How to Cook Lobster Cakes

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For a luxurious twist on classic seafood or fish cakes, use delicately sweet lobster meat as the star ingredient. With nearly endless possible variations and a variety of cooking methods, this sumptuous dish makes an elegant addition to a celebratory meal, while a fast prep and cooking time makes them easy to include in your weeknight rotation.


Basic Ingredients

To allow the flavor of the lobster to shine through, most lobster cake recipes call for minimal ingredients. To make the most basic cake, use just enough binding ingredients to hold the lobster meat together. Common binders include egg, mayonnaise, Dijon mustard and plain or panko breadcrumbs. Small amounts of additional seasoning, such as seafood seasoning, may also be included. According to The Flavor Thesaurus, some flavors that pair well with the sweet taste of lobster include bell pepper, basil, celery, dill, garlic and citruses, such as lemon and lime. If you choose to make an Asian-inspired lobster cake, you may also consider using ingredients such as chili, lemongrass or cilantro.


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Making the Cakes

The process for mixing the ingredients and forming the cakes follows the same process as crab cakes. If you use lobster meat from a freshly cooked lobster, remove it from the shell, roughly chop it into chunks no larger than 3/4-inch, and set it aside. In a separate bowl, combine your binding ingredients -- minus the breadcrumbs -- and any extra herbs or seasonings. Gently fold the lobster meat into the mixture, along with enough breadcrumbs to hold it together. Shape the mixture into patties, squeezing them together to help hold their shape. Place the cakes on a plate or a baking sheet and chill them for 30 to 60 minutes to allow the mixture to firm up.



Roll the cakes in extra breadcrumbs for a crunchier exterior, if desired.

Cooking Methods

These fragile patties are not suitable for cooking right on the grates of your grill. Like crab cakes, lobster cakes can be cooked using several different methods, each with its own benefits:


Deep-Frying the Cakes

Within a matter of just a few minutes, you can deep-fry a batch of golden, crisp lobster cakes. Add oil to a deep fryer or pour oil into a large, heavy-bottomed pot and fill it 1/3 full with oil. Heat the oil to 360 degrees Fahrenheit. Add the lobster cakes and fry them for 3 to 5 minutes, or until the exterior is browned. Transfer the fried lobster cakes to a paper towel-lined plate to drain any excess oil. Sprinkle the cakes with salt and serve them while they are hot.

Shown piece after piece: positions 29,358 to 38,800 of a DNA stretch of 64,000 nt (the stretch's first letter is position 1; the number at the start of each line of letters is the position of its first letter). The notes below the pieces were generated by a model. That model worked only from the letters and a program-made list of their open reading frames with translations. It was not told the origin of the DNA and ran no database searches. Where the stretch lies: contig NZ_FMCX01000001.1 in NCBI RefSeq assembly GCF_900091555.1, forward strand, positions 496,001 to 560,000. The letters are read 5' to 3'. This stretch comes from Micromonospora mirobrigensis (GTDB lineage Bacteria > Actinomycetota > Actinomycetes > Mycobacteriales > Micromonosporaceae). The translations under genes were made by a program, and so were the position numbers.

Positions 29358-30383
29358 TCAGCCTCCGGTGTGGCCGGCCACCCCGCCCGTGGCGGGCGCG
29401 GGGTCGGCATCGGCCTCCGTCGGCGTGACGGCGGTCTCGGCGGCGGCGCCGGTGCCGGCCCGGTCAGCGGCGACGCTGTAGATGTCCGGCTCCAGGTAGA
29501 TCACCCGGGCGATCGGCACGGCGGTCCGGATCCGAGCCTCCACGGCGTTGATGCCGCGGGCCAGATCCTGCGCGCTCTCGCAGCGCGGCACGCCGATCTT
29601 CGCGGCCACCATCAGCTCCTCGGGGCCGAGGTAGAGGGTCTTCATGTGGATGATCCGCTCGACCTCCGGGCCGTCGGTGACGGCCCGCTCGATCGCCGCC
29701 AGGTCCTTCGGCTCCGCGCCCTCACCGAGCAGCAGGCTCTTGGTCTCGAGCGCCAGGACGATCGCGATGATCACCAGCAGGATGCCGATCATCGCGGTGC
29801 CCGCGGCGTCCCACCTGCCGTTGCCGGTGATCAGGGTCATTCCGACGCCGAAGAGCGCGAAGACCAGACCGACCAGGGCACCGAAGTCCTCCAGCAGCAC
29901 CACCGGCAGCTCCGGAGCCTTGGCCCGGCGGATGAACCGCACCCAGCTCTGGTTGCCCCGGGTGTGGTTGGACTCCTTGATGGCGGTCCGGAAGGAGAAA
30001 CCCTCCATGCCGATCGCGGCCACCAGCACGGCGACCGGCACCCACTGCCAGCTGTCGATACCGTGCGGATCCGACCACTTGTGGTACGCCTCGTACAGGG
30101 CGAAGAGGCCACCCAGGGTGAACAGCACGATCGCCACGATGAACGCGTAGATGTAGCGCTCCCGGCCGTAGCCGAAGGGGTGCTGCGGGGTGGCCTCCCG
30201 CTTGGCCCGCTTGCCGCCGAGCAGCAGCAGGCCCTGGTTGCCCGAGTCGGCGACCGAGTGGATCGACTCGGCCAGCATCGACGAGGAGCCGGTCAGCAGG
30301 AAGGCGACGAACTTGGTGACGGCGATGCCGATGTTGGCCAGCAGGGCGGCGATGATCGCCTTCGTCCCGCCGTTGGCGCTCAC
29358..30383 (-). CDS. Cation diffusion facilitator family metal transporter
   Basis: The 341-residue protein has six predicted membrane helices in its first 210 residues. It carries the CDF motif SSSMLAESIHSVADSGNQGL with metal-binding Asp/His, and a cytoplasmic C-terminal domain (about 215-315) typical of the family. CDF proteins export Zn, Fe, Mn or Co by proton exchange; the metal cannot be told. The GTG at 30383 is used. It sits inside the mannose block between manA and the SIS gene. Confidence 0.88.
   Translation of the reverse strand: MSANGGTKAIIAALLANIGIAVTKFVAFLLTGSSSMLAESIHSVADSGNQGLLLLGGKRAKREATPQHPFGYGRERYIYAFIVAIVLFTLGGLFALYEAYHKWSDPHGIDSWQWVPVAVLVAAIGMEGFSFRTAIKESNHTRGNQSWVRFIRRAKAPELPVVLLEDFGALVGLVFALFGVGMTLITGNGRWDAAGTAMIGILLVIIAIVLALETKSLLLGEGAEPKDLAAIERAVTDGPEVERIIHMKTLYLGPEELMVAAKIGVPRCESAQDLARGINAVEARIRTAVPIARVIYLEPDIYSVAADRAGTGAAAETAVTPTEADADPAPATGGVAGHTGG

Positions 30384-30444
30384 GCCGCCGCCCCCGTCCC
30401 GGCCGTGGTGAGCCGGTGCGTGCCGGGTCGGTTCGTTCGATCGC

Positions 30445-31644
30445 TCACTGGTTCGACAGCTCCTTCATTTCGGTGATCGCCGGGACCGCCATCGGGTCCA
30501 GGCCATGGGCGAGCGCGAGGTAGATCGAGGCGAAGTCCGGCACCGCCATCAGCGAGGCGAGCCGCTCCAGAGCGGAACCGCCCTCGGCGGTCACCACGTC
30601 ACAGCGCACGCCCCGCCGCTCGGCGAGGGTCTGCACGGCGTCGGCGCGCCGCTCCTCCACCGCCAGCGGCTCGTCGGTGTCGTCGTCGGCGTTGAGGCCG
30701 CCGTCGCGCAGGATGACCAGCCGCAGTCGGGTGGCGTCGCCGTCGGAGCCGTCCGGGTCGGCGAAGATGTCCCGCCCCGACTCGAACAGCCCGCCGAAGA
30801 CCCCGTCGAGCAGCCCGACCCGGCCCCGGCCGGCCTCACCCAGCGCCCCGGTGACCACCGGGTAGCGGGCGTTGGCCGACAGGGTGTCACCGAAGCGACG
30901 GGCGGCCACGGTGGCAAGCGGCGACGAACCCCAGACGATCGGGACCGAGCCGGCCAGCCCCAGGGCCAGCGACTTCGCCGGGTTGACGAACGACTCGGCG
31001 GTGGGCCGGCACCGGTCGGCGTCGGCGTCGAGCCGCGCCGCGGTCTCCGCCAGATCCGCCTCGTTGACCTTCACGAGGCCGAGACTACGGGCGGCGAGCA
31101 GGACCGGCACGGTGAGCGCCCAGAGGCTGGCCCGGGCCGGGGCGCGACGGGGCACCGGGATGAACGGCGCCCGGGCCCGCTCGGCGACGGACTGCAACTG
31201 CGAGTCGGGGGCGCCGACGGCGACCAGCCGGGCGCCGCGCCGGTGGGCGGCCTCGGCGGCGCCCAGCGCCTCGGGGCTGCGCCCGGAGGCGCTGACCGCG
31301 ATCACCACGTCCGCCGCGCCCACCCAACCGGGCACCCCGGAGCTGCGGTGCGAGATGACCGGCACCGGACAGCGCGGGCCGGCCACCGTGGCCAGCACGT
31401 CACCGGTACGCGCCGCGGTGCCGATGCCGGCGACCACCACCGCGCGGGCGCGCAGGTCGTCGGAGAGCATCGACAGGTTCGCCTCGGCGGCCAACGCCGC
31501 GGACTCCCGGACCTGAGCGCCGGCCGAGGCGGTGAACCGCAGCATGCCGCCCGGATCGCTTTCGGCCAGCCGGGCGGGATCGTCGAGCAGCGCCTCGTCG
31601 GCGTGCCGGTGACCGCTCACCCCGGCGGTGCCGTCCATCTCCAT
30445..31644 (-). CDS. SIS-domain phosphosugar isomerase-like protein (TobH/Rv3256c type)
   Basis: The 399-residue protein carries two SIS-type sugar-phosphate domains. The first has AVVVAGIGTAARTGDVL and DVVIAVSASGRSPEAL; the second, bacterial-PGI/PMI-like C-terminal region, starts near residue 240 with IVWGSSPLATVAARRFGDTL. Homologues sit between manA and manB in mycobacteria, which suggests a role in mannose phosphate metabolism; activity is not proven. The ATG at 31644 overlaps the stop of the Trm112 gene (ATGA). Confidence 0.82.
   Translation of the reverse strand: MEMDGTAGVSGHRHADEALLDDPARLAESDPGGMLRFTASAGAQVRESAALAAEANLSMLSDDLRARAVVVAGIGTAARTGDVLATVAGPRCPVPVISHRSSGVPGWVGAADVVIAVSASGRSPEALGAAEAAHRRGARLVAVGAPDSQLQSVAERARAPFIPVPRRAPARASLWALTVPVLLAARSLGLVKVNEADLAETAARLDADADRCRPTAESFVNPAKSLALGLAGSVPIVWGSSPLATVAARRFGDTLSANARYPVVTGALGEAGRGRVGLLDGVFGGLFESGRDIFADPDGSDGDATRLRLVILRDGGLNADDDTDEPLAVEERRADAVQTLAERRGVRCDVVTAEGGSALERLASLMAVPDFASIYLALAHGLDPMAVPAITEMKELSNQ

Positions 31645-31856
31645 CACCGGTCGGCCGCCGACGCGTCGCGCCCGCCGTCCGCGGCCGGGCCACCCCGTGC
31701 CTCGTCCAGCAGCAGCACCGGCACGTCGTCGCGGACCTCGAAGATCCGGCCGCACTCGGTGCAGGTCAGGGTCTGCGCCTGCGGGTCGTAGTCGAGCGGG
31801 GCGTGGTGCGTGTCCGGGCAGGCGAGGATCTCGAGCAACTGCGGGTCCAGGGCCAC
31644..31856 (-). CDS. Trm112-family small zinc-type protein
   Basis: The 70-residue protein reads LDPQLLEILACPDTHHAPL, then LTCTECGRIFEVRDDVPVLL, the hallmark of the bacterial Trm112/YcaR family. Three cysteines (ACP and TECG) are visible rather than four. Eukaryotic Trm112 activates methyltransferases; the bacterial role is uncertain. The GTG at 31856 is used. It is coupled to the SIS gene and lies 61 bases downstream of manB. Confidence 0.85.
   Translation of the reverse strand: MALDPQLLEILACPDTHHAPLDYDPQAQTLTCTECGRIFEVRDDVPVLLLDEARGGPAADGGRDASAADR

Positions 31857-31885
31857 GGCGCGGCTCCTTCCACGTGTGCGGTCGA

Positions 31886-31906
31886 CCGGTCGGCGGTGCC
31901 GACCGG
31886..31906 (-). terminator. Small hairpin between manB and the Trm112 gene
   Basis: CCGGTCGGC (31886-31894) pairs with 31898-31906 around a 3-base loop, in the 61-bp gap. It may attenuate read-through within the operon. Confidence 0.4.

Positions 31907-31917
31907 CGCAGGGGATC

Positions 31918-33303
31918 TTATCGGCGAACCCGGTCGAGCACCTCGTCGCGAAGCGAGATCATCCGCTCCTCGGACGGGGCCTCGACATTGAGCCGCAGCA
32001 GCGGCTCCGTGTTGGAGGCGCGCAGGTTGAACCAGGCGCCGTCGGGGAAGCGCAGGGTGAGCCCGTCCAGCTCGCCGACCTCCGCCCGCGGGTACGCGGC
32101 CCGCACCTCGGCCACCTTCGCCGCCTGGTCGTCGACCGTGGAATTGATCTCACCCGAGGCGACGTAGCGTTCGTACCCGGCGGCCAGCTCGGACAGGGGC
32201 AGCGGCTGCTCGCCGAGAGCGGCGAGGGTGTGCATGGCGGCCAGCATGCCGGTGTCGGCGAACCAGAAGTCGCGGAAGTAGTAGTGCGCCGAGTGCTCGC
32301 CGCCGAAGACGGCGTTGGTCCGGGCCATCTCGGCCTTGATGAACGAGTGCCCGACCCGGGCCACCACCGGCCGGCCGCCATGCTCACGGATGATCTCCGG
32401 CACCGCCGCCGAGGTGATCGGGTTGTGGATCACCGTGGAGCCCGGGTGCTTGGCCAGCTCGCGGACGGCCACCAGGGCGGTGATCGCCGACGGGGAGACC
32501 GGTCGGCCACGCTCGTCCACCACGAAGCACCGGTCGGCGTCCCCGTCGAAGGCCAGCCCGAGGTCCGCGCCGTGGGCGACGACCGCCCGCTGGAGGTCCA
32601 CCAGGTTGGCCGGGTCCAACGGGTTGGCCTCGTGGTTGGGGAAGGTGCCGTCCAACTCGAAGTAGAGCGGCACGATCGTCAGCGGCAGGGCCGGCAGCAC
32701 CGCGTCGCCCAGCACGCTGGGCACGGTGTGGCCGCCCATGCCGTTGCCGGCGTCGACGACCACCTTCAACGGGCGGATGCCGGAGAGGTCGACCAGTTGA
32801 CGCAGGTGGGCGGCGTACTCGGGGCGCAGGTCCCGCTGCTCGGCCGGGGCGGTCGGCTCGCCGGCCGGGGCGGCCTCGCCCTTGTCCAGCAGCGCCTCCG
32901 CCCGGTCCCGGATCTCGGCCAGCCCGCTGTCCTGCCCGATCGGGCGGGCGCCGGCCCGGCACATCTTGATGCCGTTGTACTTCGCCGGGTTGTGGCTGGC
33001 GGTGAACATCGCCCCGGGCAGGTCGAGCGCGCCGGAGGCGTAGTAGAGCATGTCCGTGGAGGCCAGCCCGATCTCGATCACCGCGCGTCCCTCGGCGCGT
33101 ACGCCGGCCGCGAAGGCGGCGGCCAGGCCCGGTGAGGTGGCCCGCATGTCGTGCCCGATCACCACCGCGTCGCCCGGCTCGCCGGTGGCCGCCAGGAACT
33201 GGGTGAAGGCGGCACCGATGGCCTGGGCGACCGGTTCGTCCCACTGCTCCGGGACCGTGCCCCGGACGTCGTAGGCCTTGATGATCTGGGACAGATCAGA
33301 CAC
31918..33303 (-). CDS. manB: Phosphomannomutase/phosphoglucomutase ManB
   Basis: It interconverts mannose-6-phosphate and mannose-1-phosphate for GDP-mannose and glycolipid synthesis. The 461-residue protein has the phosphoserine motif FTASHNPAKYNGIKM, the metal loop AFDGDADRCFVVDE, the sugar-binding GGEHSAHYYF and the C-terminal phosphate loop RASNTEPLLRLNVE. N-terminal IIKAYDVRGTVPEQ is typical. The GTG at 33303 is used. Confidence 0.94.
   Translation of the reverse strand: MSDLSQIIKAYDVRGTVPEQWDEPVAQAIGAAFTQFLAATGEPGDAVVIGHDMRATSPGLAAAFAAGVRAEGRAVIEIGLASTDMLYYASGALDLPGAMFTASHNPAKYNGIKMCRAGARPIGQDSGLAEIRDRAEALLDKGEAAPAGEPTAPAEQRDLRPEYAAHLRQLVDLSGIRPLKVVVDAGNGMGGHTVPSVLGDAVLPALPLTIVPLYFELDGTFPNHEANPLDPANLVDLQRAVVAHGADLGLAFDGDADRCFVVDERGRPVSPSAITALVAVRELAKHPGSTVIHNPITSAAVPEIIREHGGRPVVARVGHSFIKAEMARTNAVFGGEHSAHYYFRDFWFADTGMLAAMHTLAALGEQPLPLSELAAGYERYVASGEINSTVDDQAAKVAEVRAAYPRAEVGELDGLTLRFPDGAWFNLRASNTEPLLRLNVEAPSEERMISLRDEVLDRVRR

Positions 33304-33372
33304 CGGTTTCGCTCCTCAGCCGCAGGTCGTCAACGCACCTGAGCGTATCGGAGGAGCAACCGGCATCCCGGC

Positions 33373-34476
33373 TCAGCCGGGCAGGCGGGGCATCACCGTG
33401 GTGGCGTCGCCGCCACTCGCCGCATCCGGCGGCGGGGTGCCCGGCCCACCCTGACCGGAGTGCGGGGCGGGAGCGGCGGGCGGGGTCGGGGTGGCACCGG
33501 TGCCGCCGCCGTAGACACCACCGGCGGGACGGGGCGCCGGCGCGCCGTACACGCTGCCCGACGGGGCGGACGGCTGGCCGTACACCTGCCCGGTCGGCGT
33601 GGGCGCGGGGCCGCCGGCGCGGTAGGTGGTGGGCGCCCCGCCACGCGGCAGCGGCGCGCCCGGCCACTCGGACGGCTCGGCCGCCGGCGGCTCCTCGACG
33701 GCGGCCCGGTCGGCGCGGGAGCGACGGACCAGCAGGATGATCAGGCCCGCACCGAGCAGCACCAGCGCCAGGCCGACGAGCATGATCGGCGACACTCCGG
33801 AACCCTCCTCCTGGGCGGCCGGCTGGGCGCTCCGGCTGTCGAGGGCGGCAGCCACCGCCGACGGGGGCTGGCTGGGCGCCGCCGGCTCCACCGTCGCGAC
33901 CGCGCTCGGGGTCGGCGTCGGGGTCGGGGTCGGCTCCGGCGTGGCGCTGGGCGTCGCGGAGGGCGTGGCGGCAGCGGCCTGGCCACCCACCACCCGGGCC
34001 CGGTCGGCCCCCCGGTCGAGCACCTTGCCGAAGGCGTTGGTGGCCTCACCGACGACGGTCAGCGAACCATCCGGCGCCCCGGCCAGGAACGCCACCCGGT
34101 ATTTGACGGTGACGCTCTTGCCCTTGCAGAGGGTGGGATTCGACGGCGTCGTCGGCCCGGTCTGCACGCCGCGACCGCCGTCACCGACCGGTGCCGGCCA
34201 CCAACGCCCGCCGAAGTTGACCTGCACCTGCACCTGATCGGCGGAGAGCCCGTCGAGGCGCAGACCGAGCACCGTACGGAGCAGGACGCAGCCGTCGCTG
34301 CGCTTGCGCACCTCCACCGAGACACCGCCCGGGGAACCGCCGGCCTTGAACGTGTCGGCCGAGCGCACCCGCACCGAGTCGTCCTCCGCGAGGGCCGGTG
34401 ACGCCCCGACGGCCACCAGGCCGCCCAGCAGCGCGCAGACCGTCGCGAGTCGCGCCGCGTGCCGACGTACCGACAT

Broiling the Cakes

To broil lobster cakes to a golden finish, arrange the broiler rack approximately 4 inches away from the heat source of your oven. Brush the exterior of the cakes with oil or melted butter and place them on a baking sheet. Broil them for approximately 10 minutes or until the tops turn brown, turning the cakes once to brown both sides, if desired.



Keep a close eye on lobster cakes in the broiler, as they burn easily. Check for browning every couple of minutes and turn the pan, if needed, for even cooking.

Baking the Lobster Cakes

Baking is a good option for cooking the cakes without a lot of extra oil. It's also among the simplest methods, whether you're cooking for a crowd, or for just one or two people. Start by preheating your oven to 375 degrees F. Arrange the lobster cakes on a baking sheet and bake them for approximately 15 minutes, or until the exterior of each cake turns golden.


Pan-Frying the Lobster Cakes

Like deep-frying, pan-frying gives the lobster cakes a crunchy exterior that contrasts deliciously with the sumptuous interior. Grab a large, heavy-bottomed skillet and heat a little oil or melt butter over medium-high heat. Once the butter melts or the oil starts to shimmer, add the lobster cakes. Fry them for approximately 2 to 3 minutes per side and serve them immediately.


Serving Ideas

Add them to a bed of lightly dressed greens, plop them on a crusty kaiser roll or make these lobster cakes the main attraction on your plate along with some crispy oven fries and creamy coleslaw. In his book The Great Lobster Cookbook, restaurateur Matt Dean Pettit suggests serving the cakes on a bed of baby arugula dressed with a squeeze of fresh lemon and drizzle of aioli.